FO Goldsborough, North Atlantic Blockading Squadron, writes to SECNAV that CDR Rowan has requested five mortar mortar boats and requests that if SECNAV knows where some are they would be useful in taking Beaufort and Fort Macon.
ASSIST SECNAV writes to FO Goldsborough that the President agrees that his primary duty is to destroy the Merrimack and Fox is doing all he can to procure ships to help Goldsborough, even taking the Pawnee from FO Du Pont.If he (Goldsborough) along with Burnside can take Beaufort then perhaps only one vessel would be needed for the blockade. He wants Goldsborough to take the town as the Army considers it would save several months of fighting. The Vanderbuilt is charging $3,000 per day. Does he need more rams? The Roanoke is to be iron clad and they are going to build new Monitors with 15inch guns. He thinks Buchanan may be dead and wonders if the Merrimack is moving her guns in dry dock. Chief Engineer Stimers is wanted on the ironclad board.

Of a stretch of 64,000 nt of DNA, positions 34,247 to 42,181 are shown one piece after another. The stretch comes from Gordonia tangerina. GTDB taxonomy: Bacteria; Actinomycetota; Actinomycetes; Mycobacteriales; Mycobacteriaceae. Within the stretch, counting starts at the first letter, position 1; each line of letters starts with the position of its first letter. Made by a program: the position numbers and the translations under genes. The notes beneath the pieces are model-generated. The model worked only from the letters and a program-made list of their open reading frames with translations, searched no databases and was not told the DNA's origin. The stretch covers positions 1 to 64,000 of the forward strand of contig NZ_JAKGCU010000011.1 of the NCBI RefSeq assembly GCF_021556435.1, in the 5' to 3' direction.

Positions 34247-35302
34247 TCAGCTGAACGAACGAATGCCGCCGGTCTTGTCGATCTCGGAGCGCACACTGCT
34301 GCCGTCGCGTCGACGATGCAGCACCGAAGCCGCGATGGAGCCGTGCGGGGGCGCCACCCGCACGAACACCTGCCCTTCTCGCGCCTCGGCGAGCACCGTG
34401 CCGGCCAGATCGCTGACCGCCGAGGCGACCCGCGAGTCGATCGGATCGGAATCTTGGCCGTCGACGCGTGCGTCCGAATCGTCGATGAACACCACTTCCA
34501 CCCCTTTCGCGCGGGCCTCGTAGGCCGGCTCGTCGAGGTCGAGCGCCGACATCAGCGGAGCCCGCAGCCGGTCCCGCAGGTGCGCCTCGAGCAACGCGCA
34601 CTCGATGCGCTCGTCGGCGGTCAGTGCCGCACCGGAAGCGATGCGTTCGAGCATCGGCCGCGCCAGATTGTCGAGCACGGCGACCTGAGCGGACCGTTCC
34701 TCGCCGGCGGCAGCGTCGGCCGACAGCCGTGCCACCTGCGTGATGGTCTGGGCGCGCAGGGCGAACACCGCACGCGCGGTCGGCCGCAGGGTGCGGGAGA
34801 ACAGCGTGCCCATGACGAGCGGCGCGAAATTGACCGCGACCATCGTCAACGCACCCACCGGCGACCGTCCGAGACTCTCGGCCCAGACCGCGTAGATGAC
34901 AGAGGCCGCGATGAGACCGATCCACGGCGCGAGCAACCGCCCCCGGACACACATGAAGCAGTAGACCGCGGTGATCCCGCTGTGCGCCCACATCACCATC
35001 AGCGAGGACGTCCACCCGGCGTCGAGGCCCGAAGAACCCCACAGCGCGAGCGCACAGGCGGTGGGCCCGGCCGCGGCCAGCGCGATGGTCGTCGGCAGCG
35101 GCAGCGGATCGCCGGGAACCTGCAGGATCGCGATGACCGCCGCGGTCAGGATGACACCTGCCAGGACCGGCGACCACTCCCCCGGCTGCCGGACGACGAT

FO Du Pont, South Atlantic Blockading Squadron, writes to SECNAV that he had ordered the Penguin and Henry Andrew to Mosquito Inlet to blockade it from inside the bar if possible, to lay buoys to mark the channel and capture any rebel vessel within. Master T. A. Budd and Master S W. Mather, together with 43 men and four or five boats went through the channel "...15 or 18 miles without any incident, and while on their return and in sight of the Henry Andrew, the order of the line being no longer observed, the two commanding officers quite in advance, landed under certain earthworks which had been abandoned or never armed, near a dense grove of live oak, with underbrush. A heavy and continuous fire was unexpectedly opened upon them from both these covers. Lieutenant Commanding Budd and Acting Master Mather, with 3 of the 5 men composing the boats crew, were killed the remaining 2 were wounded and made prisoners." The only howitzer was in the last boat, out of range, and couldn't be